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The Norfolk Churches Site: an occasional sideways glance at the churches of Norfolk

St Margaret, Ormesby St Margaret

Ormesby St Margaret: dominating and glorious

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from the north from the street two-storey south porch reordering of west end of north aisle into meeting and quiet rooms

    St Margaret, Ormesby St Margaret
ghost of the past: the Norman south doorway   This massive church dominates the main road into the village from Caister. The west tower is glorious, as proud as any of the late 15th century towers of Norfolk. The two-storey south porch is contemporary with it, and the windows on the south side suggest that they are late 15th century as well.

But there was an earlier church here, and the main evidence of it is the south doorway. This is a substantial Norman affair, rather cruder than similar doorways to the south-west, and so therefore probably very early, late 11th century. If you look, it appears as if the top ranges have been added to the two sides - you can see a join, so it may have been moved outwards in the 15th century when the church was expanded. It is certainly very different in character to the grand tower and strong tracery of the windows on the south and east. All in all, a triumphant building, full of confidence.

But if you approach the church from the north, it will seem quite different, because St Margaret was substantially restored and rebuilt by Diocesan architect Richard Phipson in the late 1860s. He added a north aisle, and this has been recently extended northwards at the western end to accomodate kitchens and toilets, a really good extension and an example of how well these things can be done.

Lacon memorial window detail: Ascending Christ   If the outside of St Margaret speaks to us of the late medieval, the interior is almost entirely the work of the late 19th and early 20th centuries. This is a typical Phipson restoration, not overpowering or triumphant, but full of attention to detail, feeling rather urban but not anonymous. The font, piscina and Easter sepulchre are at best recut; there is another 19th century sepulchre set into the east end of the north aisle.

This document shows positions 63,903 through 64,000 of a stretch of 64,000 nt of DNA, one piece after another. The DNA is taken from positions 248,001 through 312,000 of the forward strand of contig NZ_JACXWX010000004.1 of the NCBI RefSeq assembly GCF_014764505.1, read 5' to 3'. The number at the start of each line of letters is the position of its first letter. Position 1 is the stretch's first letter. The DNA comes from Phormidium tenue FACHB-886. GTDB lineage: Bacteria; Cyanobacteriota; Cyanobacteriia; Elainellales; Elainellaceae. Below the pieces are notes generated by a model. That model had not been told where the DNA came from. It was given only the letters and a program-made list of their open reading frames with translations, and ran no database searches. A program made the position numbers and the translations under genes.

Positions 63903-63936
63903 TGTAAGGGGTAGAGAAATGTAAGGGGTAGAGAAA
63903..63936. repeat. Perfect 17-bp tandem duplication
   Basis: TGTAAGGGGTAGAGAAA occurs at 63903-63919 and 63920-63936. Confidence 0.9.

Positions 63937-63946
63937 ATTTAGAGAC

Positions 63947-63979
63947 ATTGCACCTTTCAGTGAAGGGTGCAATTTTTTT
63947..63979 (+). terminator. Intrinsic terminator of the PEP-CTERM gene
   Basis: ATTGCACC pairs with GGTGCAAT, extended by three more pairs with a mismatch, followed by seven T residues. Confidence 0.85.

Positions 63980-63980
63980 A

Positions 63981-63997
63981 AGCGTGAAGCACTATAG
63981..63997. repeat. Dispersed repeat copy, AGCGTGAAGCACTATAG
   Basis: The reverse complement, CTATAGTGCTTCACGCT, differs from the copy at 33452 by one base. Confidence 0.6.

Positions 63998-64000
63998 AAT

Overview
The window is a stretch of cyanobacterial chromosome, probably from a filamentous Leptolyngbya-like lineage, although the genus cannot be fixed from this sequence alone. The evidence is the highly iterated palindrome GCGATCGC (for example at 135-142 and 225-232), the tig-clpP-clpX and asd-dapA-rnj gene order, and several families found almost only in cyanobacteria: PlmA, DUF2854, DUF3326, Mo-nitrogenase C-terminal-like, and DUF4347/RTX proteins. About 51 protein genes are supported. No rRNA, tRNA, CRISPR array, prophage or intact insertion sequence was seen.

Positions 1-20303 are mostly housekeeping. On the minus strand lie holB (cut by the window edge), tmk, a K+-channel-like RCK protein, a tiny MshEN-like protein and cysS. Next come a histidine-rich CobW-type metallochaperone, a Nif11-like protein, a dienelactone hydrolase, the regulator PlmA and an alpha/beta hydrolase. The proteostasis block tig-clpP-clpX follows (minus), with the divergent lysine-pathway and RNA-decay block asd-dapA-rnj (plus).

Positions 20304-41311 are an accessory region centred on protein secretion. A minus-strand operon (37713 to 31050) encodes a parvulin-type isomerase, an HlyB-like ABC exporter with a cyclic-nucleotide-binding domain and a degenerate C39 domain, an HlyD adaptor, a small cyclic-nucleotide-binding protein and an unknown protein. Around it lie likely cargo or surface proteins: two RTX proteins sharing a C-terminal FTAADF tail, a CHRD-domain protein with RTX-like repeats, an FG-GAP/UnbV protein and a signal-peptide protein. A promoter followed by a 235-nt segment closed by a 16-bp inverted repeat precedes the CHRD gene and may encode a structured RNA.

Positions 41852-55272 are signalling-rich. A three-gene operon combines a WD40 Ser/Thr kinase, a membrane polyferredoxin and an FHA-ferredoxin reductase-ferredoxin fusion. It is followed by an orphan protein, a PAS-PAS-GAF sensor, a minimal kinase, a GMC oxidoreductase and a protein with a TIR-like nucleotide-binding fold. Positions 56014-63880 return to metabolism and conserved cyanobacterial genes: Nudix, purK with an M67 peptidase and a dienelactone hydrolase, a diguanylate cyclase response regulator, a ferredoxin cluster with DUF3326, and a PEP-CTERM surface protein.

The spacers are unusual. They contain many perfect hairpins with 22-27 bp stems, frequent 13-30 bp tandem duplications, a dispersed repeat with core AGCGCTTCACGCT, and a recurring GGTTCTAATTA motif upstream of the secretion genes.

And Phipson's work has been adorned with one of the best collections of 19th and 20th century glass in Norfolk - there's acres of it, and almost all of it is good.

The east window is filled with a memorial to the Lacons, one of Norfolk's great brewing families. Their mausloeum is outside, but this great window remembers them in the 1939 work of Hardman and Co. The main subject is the Ascension, a reasonably successful rendition of it, and the flanking figures are St Francis, St Christopher, St Nicholas and St Edmund. I particularly like the angels hidden in the firmament behind Christ's head, and real ale enthusiasts will recognise the Lacon symbol, a perched falcon, in the bottom right hand corner.

Other windows feature St Margaret of 1990, Christ walking on the water in the east window of the north aisle, and two separate windows of Hope and Faith flanking a magnificent Blessed Virgin and child, representing Charity. In the first window, the middle subject is ambiguous, but by the second she has become the Mother of God, and he is crowned and carrying an orb. This tradition of good glass at Ormesby St Margaret continues, for in 2002 the parish installed Meg Lawrence's outstanding Three Parables in the most westerly window on the south side. The central subject is the Parable of the Sower, and flanking it are the Good Shepherd and the Repentant Sinner.

Meg Lawrence's outstanding 'Three Parables' Three Parables detail: the Repentant Sinner Three Parables detail: signature
Lacon memorial window Lacon memorial window detail: St Nicholas Lacon memorial window detail: St Francis Lacon memorial window detail: St Christopher
Lacon memorial window detail: Lacon Brewery symbol Christ walking on the water Faith, Hope and Charity I Faith, Hope and Charity II

In the late 1980s, the parish converted the west end of the north aisle into a meeting room raised above a quiet area. This is another excellent conversion, although it does mean that the west window of the aisle is now lost to view. The lower room includes replicas of the two brasses to Robert Clere and his wife under the carpet in the chancel, although that of the woman is still possible to view if you lift the carpet on the south side carefully.

I liked this church a lot. It is welcoming and full of life, mindful of its past but determinedly set in the present.

Simon Knott, April 2006


looking east looking west north-east corner of sanctuary Lacon memorial eagle and war memorial
Lady Clere Robert Clere (replica) east end of north aisle Lacon mausoleum

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The Norfolk Churches Site: an occasional sideways glance at the churches of Norfolk